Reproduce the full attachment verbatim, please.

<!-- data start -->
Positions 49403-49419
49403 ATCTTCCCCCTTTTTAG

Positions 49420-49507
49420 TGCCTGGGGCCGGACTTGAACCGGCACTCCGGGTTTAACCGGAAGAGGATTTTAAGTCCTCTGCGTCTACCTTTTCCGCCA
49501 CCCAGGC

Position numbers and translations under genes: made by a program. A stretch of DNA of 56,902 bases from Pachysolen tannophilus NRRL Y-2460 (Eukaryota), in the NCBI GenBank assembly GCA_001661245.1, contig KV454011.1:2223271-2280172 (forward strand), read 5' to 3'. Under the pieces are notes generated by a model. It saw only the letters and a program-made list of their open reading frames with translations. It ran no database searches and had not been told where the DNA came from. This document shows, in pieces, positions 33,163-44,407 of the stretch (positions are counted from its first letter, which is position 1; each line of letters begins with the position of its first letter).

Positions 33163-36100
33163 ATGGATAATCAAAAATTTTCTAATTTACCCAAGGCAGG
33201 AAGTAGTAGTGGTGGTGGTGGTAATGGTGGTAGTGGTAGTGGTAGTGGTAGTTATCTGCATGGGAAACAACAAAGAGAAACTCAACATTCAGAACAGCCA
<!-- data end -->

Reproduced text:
Positions 49403-49419
49403 ATCTTCCCCCTTTTTAG

Positions 49420-49507
49420 TGCCTGGGGCCGGACTTGAACCGGCACTCCGGGTTTAACCGGAAGAGGATTTTAAGTCCTCTGCGTCTACCTTTTCCGCCA
49501 CCCAGGC

Position numbers and translations under genes: made by a program. A stretch of DNA of 56,902 bases from Pachysolen tannophilus NRRL Y-2460 (Eukaryota), in the NCBI GenBank assembly GCA_001661245.1, contig KV454011.1:2223271-2280172 (forward strand), read 5' to 3'. Under the pieces are notes generated by a model. It saw only the letters and a program-made list of their open reading frames with translations. It ran no database searches and had not been told where the DNA came from. This document shows, in pieces, positions 33,163-44,407 of the stretch (positions are counted from its first letter, which is position 1; each line of letters begins with the position of its first letter).

Positions 33163-36100
33163 ATGGATAATCAAAAATTTTCTAATTTACCCAAGGCAGG
33201 AAGTAGTAGTGGTGGTGGTGGTAATGGTGGTAGTGGTAGTGGTAGTGGTAGTTATCTGCATGGGAAACAACAAAGAGAAACTCAACATTCAGAACAGCCA